As long as addicts stay within the confines of healthy boundaries and respect limitation, they are safe from the hazards that lead to addictive acting out. It’s only when an addict ignores limitations that he or she gets into trouble with addictive acting out. Work addicts frequently lose themselves in the conquest of pursuing more to keep from being less. At some point, one more acquisition only adds meaningless content to an overstuffed portfolio. Ego grows while awareness of personal brilliance dims. 

I often hear complaints from work addicts who resent the need for limitation and boundary. Yet, true to the metaphor,  individuals who honor and respect limitation discover that they can go as deep within the boundary as they want. Rather than think horizontally, I want this, that and the other, consider the unexplored depths of going deep within.  It’s by respecting our limits and going deep within the heart that we have the opportunity to know ourselves best. Canadian poet Shane Koyczan declared that,“To discover the thing you’re brilliant at you first must explore meaningfulness in average experiences of life.” Limitations are the common stuff of every day living. Everyone has limits. The common frame of mind of “having your cake and eating it too” is often unrealistic. Limitation is the average awareness that all must embrace. Rather than stretching yourself to conquer more and more, consider plunging deep within the heart of average everyday experience and mine your own personal brilliance from within.   


  1. What personal limits have you tried to ignore?
  2. If you were to honor your limits and go deep within, what does your personal brilliance tell you about who you are? 
  3. Does the word “average” only connote assessment and judgment of performance to you?
  4. If average meant commonplace experience, what every day happenings do you minimize in your chase for achievement and success? 
  5. In what ways do your personal limits offer benefit rather than a burden toward developing personal brilliance?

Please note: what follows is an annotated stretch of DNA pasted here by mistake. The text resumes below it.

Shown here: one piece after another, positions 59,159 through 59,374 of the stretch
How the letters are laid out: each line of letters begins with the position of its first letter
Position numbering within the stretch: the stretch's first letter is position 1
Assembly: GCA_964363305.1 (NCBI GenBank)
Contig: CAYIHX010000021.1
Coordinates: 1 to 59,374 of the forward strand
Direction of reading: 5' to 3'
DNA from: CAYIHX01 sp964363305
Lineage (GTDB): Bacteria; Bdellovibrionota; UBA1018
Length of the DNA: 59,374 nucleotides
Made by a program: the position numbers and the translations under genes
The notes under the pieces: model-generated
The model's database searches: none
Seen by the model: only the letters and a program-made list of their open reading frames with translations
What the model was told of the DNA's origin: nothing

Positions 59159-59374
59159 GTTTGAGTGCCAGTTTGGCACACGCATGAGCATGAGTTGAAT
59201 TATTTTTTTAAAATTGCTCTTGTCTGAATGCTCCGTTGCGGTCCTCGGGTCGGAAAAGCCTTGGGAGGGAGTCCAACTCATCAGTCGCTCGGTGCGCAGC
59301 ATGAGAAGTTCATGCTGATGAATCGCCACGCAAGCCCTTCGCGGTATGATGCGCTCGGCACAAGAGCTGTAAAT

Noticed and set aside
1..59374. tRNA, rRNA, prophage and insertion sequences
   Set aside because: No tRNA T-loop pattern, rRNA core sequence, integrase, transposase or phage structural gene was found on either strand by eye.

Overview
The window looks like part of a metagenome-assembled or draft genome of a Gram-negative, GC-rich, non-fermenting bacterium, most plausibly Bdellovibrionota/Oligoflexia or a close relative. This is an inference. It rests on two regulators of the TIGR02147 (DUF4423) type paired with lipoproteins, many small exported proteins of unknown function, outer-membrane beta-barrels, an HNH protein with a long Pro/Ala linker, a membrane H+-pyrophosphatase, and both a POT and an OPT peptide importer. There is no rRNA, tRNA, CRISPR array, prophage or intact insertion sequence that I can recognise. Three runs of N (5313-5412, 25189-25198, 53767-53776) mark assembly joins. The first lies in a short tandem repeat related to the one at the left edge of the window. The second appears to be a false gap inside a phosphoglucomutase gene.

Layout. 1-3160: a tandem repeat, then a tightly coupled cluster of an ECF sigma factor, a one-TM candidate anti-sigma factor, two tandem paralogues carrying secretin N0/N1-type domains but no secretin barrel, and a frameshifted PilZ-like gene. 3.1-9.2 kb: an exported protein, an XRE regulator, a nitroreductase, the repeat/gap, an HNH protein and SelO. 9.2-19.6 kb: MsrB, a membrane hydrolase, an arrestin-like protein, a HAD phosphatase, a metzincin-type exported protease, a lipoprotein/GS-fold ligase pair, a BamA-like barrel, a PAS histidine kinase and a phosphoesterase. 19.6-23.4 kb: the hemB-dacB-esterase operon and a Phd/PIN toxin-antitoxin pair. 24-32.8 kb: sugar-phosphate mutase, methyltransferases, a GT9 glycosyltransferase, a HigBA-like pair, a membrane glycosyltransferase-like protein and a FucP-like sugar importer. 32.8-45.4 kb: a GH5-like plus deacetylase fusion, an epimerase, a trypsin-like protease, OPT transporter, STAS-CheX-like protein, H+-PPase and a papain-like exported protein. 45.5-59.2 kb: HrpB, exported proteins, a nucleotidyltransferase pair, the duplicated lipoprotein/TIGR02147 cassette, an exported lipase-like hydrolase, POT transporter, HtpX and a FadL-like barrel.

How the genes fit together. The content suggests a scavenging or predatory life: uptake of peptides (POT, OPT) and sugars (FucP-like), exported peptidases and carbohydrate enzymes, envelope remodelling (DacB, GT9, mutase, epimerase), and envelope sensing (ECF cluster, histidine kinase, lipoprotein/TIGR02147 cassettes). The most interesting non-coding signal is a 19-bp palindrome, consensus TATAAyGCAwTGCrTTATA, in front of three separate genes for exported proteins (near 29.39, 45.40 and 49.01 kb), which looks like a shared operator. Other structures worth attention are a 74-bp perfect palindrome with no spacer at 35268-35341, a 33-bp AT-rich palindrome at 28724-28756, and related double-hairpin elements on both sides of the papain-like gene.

Understanding Crazy Living by Dr. Ken Wells

“I’m on a drug. It’s called Charlie Sheen.
It’s not available. If you try it once, you will die. Your face will melt off and your children will weep over your exploded body.”
By Charlie Sheen

Addiction is all-consuming. Brilliance is lost to the twisted, distorted perspective that says, “I am the essence of brilliance.” Audacious self-importance keeps a person stuck. Now in reported recovery, Sheen may well speak from a different place than he once was.

I remember watching Charlie Sheen on 20/20 television show when he said, “I just didn’t believe I was like everybody else. I thought I was unique.” The public self-destruction of Charlie Sheen was painful to follow in the news. The descent from being the highest-paid American television actor on primetime ($1.8 million per episode on Two and a Half Men) to being HIV positive and suspected of threatening to kill a former fiancée all was very sad to his most loyal fan base.

Addicts are an odd lot. Rapacious, loner, renegade, charismatic, luminary, chic, and disgusting are among the many adjectives that describe those who suffer from addiction. During my professional experience, I have treated individuals who have squandered hundreds of millions of dollars dedicated to escaping what they don’t want to feel. I have listened to a medical professional describe having unprotected sex with an HIV-positive partner numerous times and confessing that they cannot get enough of what they really don’t want. Some have spent millions of dollars on a cocktail of experience with sugar daddy prostitutes, alcohol, and opiates and then blew their brains out! I have spent time with workaholics who literally experienced tremors, excessive sweating, nausea, and diarrhea from simply withdrawing from the rush of adrenaline that comes with the art of the deal. The merry-go-round lifestyle of most addicts is dumbfounding and would make anyone dizzy just listening to the staggering story of out-of-control behavior.

Why? Gabor Maté has been so helpful with this question. He suggests rather than why the addiction, why the pain? A simple question that requires the courage to go deep under the surface and examine family-of-origin, social mores, economic conditions, etc that promote escape through addiction. This post will focus on family of origin.

As a kid, I always wondered if I was crazy. I created a make-believe friend who would walk alongside me and I could talk and feel safe as I walked up and down the railroad tracks of the Illinois Central. I once printed fliers warning of the end of the world and tried to give them to people I cared for and loved, fearing they would perish in hell. When my Little league coach was killed in a train/car crash I literally put my ear to the ground and thought I heard his screams in hell because when he died he was a Catholic! I was taught that Catholics weren’t Christian. I ran out of a minor league baseball stadium believing that it was going to blow up. And once I cut a 12-inch gash on the top of my right arm from my wrist to my elbow. I learned to soothe myself each night with masturbation. It was my only constant soothing source.